I present all of that to give a foundation for being content with the mobile technology you have. It is something I struggle with periodically. I get that itch for the latest device or accessory. I have found that if I share that desire with others, they help me keep it in check. Do I really need it? Could I be using the money on something better? Does what I have still meet the need for which it was purchased? If I am honest about those things, and seek God’s council, it makes being content more of a reality and not just a nice concept.

Palm OS and PPC - A Device Comparison

Image: Palm Treo 750 running Windows Mobile and Palm Treo 680 running Palm OS Garnet, via Brighthand

by Andrew Sutton

There are many things that must be taken into consideration in a comparison between Palm OS devices and Pocket PCs. One of the most important needs to be what the device is going to be used for. There are strengths and weaknesses of each of these devices that lend them each to different functions.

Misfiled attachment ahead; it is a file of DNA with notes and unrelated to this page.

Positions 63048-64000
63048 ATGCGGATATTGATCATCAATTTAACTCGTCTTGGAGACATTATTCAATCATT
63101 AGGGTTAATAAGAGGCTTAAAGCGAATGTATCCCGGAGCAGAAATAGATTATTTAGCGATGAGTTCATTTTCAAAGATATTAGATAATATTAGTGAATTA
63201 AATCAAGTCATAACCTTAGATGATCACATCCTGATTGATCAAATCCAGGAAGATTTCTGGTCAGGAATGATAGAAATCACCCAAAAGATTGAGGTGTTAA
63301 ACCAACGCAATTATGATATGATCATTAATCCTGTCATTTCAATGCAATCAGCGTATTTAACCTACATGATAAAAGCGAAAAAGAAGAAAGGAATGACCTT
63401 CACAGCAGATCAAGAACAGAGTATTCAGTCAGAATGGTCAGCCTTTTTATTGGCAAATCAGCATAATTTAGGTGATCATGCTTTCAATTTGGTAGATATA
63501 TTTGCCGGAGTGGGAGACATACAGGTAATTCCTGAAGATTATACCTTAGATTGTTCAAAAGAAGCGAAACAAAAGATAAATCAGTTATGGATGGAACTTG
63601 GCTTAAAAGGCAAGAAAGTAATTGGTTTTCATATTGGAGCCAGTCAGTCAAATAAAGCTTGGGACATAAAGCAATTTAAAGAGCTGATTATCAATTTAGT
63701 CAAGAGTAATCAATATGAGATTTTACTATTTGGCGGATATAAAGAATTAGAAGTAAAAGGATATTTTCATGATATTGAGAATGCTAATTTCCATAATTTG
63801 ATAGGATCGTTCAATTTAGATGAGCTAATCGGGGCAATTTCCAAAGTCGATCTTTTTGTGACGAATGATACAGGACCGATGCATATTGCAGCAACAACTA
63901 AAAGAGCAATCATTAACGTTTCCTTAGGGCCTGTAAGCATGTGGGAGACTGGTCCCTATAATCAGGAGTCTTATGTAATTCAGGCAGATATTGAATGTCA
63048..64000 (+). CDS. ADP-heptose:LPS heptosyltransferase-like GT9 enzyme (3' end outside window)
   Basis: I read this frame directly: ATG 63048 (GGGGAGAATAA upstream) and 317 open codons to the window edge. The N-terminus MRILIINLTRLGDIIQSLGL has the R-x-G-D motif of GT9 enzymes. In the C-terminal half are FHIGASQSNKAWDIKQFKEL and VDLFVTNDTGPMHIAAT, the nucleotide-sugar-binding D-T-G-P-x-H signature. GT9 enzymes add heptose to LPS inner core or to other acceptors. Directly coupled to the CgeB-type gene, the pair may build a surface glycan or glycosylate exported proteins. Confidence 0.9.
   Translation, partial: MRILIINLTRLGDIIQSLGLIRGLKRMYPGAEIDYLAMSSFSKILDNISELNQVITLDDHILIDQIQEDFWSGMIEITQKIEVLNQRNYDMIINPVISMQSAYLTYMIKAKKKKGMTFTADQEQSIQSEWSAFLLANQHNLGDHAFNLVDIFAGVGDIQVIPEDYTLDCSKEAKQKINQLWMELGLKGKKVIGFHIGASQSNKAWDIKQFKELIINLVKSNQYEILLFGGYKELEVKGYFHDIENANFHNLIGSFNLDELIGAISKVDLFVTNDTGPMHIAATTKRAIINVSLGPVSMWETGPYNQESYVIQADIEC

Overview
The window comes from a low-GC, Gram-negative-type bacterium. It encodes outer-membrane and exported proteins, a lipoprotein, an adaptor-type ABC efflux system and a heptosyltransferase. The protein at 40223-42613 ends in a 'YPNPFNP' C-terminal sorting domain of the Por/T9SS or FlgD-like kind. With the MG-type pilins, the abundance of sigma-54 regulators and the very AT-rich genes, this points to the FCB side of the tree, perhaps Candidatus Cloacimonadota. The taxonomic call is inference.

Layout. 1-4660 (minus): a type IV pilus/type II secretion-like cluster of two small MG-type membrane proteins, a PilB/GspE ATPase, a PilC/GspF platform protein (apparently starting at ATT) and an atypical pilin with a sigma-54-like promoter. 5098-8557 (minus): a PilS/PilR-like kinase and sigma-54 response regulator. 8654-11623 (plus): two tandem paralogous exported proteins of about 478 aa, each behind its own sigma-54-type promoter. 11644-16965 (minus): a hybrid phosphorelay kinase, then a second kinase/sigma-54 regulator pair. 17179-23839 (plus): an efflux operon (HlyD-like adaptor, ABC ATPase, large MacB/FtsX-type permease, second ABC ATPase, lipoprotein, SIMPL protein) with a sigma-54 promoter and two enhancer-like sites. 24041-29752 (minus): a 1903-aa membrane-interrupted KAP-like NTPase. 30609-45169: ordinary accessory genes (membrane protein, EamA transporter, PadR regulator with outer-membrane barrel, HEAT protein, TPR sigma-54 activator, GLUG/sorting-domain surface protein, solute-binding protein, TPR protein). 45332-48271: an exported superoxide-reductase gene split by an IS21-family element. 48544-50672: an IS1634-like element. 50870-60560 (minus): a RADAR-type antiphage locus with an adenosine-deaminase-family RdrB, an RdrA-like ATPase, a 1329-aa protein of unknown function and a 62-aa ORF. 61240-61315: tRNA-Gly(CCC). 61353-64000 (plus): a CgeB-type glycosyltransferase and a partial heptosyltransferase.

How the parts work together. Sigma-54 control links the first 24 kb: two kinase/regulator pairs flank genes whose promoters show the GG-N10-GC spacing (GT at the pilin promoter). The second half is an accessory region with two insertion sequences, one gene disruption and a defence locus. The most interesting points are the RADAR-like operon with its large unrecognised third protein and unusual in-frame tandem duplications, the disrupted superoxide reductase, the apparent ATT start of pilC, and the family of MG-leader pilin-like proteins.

Generally speaking, I’ve found the PPC devices are considerably more complicated than the Palm OS devices and therefore generally more difficult to learn and get used to. Palm’s interface is remarkably simple and very intuitive. Typically, it can be learned much more quickly and users who are not familiar with either platform will become more comfortable more quickly with a Palm OS device than they will with a Pocket PC

When it comes to connectivity to wireless networks and the Internet PPC is much more robust than current offerings from Palm and the default web browser offers much more usability on the PPC.

Battery life on the PPCs is generally nowhere near as long lasting as it is on the Palms, however the batteries tend to be user replaceable so it is possible to travel with two or three batteries if you’re not going to be near a charging source.